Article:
We are often asked how to install a package of honey bees. We have already written a tutorial for the "shake method" and another article briefly describing our preferred method, the "no-shake method", and linked to a corresponding video.
Here we present a third, somewhat alternative, method of installing a package of honey bees.
"First find yourself a suitable tree..."
Ha! Yup! You guessed it! We are going to show you how we just recently installed a package of bees in an "alternative hive"—i.e., a tree! And the technique used is really an adaptation of the "no shake" method. We're going to install a package of bees into a bee tree!
Honey bees naturally live in cavities of all sorts: Trees, rocky outcroppings, and sometimes in between two joists in a building. The often pictured hive of bees hanging from a tree is really a situation that never, or rarely, happens. Plus, in those illustrations, the hive almost always looks remarkably like a bald-faced hornet nest. Honey bees want a dark place protected from the elements that is cozy and dry. A hollow tree is perfect!
HOWTO: Install a Package of Honey Bees into a Tree
Installing a package of honey bees, no matter the type of hive, is really the same 3 day exercise, with a focus on the same goals for each of the three days.
Actual install should be done in the evening in order to keep the bulk of the bees relatively close to the hive.
- Prep location and hive.
- Get feeder in place.
- Get queen in place.
- Get package of workers in place and opened.
- Close up the hive -- we skip this step for this type of install. :)
Step 1: Prep location and "hive"
- First find yourself a suitable tree... (see above)
- Patch up any holes that will funnel water into the tree cavity.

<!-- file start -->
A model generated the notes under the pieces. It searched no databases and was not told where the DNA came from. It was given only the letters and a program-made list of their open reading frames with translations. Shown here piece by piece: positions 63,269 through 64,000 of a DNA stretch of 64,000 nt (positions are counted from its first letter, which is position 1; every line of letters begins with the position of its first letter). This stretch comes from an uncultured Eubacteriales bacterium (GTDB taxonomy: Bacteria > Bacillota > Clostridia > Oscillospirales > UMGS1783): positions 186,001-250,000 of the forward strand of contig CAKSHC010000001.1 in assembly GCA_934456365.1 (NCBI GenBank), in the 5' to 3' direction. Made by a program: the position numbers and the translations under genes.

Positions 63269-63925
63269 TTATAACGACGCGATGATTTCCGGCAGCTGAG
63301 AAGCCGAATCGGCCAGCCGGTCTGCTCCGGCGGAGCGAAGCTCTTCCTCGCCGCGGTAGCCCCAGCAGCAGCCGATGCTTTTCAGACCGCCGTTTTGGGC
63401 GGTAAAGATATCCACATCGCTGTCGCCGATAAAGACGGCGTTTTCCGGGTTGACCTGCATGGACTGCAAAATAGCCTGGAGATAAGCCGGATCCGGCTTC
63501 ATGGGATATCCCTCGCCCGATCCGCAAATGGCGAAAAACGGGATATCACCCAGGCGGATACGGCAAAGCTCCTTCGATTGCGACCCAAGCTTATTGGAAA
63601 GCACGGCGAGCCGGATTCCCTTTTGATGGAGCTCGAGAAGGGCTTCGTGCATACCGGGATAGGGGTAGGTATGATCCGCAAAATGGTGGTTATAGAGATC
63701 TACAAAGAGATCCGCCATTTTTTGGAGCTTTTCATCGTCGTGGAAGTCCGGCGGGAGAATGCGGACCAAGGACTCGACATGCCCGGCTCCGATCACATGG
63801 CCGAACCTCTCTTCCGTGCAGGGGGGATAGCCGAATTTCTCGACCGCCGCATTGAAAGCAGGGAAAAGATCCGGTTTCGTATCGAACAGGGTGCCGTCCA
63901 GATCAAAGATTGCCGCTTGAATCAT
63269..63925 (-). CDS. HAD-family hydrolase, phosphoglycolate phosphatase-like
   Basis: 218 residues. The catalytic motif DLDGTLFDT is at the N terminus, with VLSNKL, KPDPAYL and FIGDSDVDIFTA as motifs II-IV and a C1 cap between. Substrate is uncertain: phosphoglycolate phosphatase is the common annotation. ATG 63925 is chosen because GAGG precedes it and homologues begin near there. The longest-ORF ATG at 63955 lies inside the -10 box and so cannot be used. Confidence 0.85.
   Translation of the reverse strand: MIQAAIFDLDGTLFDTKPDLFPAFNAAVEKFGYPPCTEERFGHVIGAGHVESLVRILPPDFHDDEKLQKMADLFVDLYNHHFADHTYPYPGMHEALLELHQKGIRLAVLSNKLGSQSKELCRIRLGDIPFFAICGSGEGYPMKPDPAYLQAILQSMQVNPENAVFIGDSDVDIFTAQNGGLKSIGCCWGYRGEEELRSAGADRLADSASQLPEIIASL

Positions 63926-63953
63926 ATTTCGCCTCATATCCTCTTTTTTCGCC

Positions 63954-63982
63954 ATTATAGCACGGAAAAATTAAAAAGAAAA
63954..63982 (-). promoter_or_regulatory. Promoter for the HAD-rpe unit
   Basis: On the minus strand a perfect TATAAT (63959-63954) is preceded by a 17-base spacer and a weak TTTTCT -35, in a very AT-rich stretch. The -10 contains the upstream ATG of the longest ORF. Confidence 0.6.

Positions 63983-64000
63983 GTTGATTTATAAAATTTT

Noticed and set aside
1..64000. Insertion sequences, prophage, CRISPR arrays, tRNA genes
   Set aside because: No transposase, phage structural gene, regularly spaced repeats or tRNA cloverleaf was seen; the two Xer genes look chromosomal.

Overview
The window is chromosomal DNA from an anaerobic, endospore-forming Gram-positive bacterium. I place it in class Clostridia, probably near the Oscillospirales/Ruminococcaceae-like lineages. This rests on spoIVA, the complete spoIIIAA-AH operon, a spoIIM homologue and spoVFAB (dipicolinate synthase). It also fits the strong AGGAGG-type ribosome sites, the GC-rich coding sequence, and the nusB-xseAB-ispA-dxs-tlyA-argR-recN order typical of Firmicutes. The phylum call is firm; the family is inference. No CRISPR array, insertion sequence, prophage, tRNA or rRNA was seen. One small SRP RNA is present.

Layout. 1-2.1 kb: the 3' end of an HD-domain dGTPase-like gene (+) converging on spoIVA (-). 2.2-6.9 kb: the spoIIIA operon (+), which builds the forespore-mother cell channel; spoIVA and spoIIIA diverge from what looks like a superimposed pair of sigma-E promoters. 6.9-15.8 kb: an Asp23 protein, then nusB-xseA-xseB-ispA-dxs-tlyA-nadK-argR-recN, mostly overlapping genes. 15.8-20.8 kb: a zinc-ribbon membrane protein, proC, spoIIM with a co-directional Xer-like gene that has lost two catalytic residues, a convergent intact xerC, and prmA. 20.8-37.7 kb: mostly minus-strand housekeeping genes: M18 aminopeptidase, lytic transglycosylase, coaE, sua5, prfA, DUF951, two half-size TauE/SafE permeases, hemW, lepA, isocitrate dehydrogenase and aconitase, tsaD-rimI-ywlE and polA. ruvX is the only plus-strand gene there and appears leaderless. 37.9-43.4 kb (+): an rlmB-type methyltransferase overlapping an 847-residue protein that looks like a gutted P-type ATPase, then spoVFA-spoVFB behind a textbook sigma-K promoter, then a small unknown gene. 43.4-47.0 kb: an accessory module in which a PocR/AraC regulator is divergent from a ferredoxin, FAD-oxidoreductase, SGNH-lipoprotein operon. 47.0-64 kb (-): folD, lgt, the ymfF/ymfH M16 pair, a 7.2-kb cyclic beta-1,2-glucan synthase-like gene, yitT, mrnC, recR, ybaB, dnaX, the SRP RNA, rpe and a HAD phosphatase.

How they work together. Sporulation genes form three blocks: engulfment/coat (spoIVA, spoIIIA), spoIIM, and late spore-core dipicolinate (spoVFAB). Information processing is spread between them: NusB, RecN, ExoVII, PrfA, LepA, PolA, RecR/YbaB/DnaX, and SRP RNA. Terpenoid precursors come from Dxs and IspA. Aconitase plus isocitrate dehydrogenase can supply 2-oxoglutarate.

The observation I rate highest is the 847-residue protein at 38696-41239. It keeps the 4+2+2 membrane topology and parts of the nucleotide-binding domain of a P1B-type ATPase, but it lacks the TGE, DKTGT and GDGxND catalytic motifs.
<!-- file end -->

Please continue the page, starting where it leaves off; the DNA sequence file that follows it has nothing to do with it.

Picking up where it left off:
The "any hole" in our case was a rather large gaping hole towards the top of the tree: To patch this, roofing was needed. We used scrap 2x2s to make a ceiling-like structure for the bees to build comb upon. Then we built a weather resistant roof of 1x2s, tar-paper, topped off with shingling made from 1x6s (clapboard-esque). On some other day, we will come out and oil-treat the roof. We didn't use tin, or asphalt shingling, because we wanted the apparent human involvement to be minimalist and complementary to the natural look of the "hive".
Step 2: Get feeder in place
- Fetch package of honey bees (3lbs in this case).
- Remove syrup can and prep feeder.
- Set feeder in place.
Step 3: Get queen in place.
- Remove queen from package
- Remove cork from "candy end" (or "the fuse" as we like to say).
- Tack the queen securely into the "hive" where the workers will be able to eventually get to her.
Step 4: Get the rest of the bees (package) in place
In normal circumstances, you would place the package inside the beehive, or shake the workers into the hive. In this case (a tree), we simply strapped them to the tree with the opening of the package facing the opening of the tree. Once in place, we slipped the cover off the package and set the workers free.
- Remove the package container.
- Dump any remaining bees near the entrance.
- Check that the queen cage has not fallen.
In our case the queen cage did fall. We had to fetch the queen and devise a better way to secure her. We took a screw and firmly attached her to a stick (tomato stake, actually) and propped the stake up, deep into the hive. The photos show a removed box, bees flying (hard to see), the feeder was checked, and you can see the stake used to tether the queen back high up into the hive).
- Check that the queen was released.
- Ensure the honey bees are fed.
- Clean up your area, because YOU'RE DONE! :)
And there you have it. On day three or four if that queen is not released, pick up her queen cage, pop the other cork, and set the cage so that she can walk out, walk onto the hive, and join her compatriots. That's it!
Wish us luck with this "B Tree!" We're really excited.